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Saturday, June 22, 2013

Patients with early arthritis consume less alcohol than controls, regardless of the type of arthritis

There are conflicting reports concerning the association between alcohol consumption and RA. We performed a case–control study to investigate the association of alcohol consumption with RA as well as with other forms of arthritis. To assess whether alcohol consumption affects long-term disease outcome, we also investigated its association with radiographic progression and sustained drug-free remission in RA.

Patients with arthritis and various diagnoses including RA, OA, ReA, SpA and PsA were compared with 5868 controls from the general population. The association of disease with alcohol consumption was analysed by logistic regression analysis.
Alcohol consumption was inversely associated with not only RA [odds ratio (OR) 0.28, 95% CI 0.23, 0.35] but also OA (OR 0.31, 95% CI 0.16, 0.62) and other forms of arthritis (OR 0.34, 95% CI 0.24, 0.48). A higher degree of systemic inflammation, reflected by the ESR and CRP level, was associated with a smaller proportion of patients consuming alcohol. There was no dose–response relationship between the amount of alcohol consumed and the presence of arthritis. The extent of joint destruction and the rate of sustained drug-free remission were not affected by alcohol consumption.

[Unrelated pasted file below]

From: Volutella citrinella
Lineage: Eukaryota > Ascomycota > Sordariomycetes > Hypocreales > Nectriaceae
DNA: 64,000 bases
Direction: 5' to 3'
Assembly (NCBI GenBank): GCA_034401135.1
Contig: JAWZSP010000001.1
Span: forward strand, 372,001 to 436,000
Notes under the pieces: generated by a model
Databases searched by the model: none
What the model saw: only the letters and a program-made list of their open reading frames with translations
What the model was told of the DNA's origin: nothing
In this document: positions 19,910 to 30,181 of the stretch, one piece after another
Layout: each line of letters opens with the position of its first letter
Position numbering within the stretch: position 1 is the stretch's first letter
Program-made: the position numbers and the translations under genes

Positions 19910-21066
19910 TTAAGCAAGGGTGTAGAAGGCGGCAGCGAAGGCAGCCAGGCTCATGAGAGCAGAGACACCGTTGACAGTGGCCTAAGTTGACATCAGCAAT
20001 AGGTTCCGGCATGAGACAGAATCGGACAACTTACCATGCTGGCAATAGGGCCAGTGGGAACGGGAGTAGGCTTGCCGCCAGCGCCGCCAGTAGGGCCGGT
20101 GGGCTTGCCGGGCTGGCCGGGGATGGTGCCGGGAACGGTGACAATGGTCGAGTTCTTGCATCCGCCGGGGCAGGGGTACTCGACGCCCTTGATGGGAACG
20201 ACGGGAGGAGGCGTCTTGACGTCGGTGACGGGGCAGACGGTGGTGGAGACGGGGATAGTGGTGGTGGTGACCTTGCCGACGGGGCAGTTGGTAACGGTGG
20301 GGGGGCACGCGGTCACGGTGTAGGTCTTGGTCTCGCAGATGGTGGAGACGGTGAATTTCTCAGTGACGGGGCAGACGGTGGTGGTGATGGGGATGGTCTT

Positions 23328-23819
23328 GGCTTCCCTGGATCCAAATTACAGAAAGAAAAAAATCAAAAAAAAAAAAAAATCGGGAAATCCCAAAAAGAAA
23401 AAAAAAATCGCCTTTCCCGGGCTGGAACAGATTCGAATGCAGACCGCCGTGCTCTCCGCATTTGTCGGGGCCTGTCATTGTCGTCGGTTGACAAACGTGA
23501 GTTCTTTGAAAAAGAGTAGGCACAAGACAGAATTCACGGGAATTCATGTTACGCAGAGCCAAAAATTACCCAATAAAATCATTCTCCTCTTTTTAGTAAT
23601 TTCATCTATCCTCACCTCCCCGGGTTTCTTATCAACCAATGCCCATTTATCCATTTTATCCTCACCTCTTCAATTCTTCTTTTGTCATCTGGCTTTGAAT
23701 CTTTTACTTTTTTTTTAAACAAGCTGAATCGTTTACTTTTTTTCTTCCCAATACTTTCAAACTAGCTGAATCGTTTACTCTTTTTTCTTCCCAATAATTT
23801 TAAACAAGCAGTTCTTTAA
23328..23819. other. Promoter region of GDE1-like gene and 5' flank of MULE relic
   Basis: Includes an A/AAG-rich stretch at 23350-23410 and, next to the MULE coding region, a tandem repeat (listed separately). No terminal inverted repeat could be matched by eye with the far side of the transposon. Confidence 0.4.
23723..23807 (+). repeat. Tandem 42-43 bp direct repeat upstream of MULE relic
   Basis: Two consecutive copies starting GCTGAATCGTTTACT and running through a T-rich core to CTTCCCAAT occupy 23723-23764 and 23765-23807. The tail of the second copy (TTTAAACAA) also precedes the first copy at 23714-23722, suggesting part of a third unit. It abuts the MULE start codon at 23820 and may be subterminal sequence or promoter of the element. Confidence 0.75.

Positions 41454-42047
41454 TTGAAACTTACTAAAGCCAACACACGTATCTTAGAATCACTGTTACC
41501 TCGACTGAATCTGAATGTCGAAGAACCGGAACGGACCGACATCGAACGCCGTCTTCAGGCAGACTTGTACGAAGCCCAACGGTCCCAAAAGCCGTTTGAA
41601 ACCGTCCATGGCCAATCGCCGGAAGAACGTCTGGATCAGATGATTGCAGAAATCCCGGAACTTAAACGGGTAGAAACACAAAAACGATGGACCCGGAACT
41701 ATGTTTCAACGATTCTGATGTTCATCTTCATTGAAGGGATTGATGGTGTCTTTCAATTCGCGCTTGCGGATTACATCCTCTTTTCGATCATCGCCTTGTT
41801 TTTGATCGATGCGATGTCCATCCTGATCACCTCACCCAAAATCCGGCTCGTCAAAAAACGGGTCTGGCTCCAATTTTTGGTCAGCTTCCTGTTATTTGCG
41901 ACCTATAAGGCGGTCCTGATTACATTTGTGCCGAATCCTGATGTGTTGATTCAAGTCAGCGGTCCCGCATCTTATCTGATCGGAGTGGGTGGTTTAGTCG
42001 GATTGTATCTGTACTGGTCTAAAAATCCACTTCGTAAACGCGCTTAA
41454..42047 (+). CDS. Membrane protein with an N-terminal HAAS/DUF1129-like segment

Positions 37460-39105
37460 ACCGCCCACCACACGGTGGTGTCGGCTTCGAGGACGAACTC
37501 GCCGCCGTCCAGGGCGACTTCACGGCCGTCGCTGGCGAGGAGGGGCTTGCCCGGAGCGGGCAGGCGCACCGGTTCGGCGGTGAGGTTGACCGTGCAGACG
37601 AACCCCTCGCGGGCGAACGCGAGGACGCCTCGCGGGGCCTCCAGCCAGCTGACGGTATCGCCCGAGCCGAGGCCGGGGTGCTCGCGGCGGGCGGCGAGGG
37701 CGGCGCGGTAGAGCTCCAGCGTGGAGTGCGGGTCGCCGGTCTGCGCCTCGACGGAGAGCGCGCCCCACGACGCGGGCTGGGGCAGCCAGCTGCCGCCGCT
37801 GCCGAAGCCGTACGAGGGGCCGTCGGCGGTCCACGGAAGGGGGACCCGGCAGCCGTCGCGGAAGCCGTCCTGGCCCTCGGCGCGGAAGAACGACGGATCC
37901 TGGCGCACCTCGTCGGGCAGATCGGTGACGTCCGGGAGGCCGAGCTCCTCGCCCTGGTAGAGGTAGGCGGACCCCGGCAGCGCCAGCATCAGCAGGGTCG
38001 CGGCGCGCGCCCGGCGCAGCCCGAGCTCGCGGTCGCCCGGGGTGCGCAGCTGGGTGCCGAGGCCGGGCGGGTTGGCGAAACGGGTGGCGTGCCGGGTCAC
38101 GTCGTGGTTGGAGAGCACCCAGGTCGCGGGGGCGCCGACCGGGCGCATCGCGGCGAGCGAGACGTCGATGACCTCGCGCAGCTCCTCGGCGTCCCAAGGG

Arthritis patients report less alcohol consumption than controls, regardless of the type of arthritis. This suggests that alcohol may either protect against different kinds of arthritis or that the inverse association between alcohol and arthritis may be secondary to disease development, with arthritis patients being less inclined to consume alcohol due to their decreased general well-being.

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